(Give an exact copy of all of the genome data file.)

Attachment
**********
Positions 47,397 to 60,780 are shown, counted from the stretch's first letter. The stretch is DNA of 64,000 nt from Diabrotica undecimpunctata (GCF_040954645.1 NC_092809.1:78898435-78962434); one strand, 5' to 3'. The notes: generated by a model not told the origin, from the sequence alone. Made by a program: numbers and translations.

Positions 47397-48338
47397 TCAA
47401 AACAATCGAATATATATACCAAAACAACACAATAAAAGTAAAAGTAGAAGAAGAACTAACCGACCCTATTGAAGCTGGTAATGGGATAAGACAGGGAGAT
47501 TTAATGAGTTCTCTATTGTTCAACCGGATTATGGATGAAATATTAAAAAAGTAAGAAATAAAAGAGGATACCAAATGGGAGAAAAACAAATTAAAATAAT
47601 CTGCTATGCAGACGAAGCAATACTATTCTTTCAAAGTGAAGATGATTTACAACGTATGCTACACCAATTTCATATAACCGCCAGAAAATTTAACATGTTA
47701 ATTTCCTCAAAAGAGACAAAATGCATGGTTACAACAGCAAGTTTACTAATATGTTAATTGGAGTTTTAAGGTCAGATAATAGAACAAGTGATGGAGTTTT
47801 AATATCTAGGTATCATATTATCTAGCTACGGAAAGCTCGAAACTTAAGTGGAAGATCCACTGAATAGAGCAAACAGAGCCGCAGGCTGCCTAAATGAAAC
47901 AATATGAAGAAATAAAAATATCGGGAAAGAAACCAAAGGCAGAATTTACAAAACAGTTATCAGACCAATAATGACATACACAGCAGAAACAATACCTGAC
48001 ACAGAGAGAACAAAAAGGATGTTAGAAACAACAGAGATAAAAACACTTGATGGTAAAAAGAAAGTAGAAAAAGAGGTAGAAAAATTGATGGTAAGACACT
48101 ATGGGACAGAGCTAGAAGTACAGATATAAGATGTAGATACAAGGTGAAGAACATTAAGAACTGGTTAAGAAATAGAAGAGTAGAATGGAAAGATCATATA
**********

Positions 47,397 to 60,780 are shown, counted from the stretch's first letter. The stretch is DNA of 64,000 nt from Diabrotica undecimpunctata (GCF_040954645.1 NC_092809.1:78898435-78962434); one strand, 5' to 3'. The notes: generated by a model not told the origin, from the sequence alone. Made by a program: numbers and translations.

Positions 47397-48338
47397 TCAA
47401 AACAATCGAATATATATACCAAAACAACACAATAAAAGTAAAAGTAGAAGAAGAACTAACCGACCCTATTGAAGCTGGTAATGGGATAAGACAGGGAGAT
47501 TTAATGAGTTCTCTATTGTTCAACCGGATTATGGATGAAATATTAAAAAAGTAAGAAATAAAAGAGGATACCAAATGGGAGAAAAACAAATTAAAATAAT
47601 CTGCTATGCAGACGAAGCAATACTATTCTTTCAAAGTGAAGATGATTTACAACGTATGCTACACCAATTTCATATAACCGCCAGAAAATTTAACATGTTA
47701 ATTTCCTCAAAAGAGACAAAATGCATGGTTACAACAGCAAGTTTACTAATATGTTAATTGGAGTTTTAAGGTCAGATAATAGAACAAGTGATGGAGTTTT
47801 AATATCTAGGTATCATATTATCTAGCTACGGAAAGCTCGAAACTTAAGTGGAAGATCCACTGAATAGAGCAAACAGAGCCGCAGGCTGCCTAAATGAAAC
47901 AATATGAAGAAATAAAAATATCGGGAAAGAAACCAAAGGCAGAATTTACAAAACAGTTATCAGACCAATAATGACATACACAGCAGAAACAATACCTGAC
48001 ACAGAGAGAACAAAAAGGATGTTAGAAACAACAGAGATAAAAACACTTGATGGTAAAAAGAAAGTAGAAAAAGAGGTAGAAAAATTGATGGTAAGACACT
48101 ATGGGACAGAGCTAGAAGTACAGATATAAGATGTAGATACAAGGTGAAGAACATTAAGAACTGGTTAAGAAATAGAAGAGTAGAATGGAAAGATCATATA